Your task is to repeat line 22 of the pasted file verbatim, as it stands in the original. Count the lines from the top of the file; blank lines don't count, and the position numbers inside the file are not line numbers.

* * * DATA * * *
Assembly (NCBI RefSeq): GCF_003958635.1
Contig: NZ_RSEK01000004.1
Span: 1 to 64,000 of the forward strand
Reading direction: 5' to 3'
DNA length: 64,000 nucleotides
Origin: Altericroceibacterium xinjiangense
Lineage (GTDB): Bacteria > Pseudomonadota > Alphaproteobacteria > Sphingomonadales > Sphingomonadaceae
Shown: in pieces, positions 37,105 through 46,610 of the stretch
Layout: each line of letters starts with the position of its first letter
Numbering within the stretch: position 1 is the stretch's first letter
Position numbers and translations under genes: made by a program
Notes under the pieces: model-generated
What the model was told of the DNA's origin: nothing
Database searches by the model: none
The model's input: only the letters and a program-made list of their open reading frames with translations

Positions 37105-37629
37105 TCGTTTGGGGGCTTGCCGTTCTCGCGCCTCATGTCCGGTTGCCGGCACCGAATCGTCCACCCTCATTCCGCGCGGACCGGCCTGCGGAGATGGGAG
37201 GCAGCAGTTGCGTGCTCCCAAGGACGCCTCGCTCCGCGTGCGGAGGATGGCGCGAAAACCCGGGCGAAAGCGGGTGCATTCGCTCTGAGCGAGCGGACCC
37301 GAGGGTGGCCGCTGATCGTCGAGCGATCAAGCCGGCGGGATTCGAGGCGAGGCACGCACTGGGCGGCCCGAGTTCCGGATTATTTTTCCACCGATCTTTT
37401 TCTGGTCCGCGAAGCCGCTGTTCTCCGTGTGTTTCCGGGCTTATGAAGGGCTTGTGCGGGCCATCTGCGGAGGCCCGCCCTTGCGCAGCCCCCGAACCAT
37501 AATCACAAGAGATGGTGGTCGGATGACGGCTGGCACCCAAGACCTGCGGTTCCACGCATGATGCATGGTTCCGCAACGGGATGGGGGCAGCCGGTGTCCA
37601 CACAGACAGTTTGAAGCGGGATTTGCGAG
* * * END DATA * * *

37601 CACAGACAGTTTGAAGCGGGATTTGCGAG